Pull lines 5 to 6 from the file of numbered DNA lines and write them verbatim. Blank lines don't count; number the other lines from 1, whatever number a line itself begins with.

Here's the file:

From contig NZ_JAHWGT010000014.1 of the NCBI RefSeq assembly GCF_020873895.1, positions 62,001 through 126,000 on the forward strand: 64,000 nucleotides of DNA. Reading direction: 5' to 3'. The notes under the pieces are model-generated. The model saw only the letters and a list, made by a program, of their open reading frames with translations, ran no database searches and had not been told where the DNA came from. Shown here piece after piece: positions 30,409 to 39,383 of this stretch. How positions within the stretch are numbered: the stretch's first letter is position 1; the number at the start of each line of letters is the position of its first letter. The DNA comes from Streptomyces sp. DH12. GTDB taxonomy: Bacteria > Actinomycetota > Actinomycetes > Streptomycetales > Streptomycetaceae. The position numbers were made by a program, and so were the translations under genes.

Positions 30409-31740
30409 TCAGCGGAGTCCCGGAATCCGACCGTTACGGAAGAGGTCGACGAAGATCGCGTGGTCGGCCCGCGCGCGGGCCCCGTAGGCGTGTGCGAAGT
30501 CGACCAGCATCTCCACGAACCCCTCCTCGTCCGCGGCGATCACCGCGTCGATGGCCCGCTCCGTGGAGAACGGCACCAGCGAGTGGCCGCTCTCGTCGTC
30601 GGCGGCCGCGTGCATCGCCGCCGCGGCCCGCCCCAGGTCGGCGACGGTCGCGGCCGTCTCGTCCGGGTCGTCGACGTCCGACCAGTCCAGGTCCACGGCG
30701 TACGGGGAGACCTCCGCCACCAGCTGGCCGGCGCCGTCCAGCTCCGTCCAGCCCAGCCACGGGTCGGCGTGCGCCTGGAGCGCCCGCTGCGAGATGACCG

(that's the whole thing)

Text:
30601 GGCGGCCGCGTGCATCGCCGCCGCGGCCCGCCCCAGGTCGGCGACGGTCGCGGCCGTCTCGTCCGGGTCGTCGACGTCCGACCAGTCCAGGTCCACGGCG
30701 TACGGGGAGACCTCCGCCACCAGCTGGCCGGCGCCGTCCAGCTCCGTCCAGCCCAGCCACGGGTCGGCGTGCGCCTGGAGCGCCCGCTGCGAGATGACCG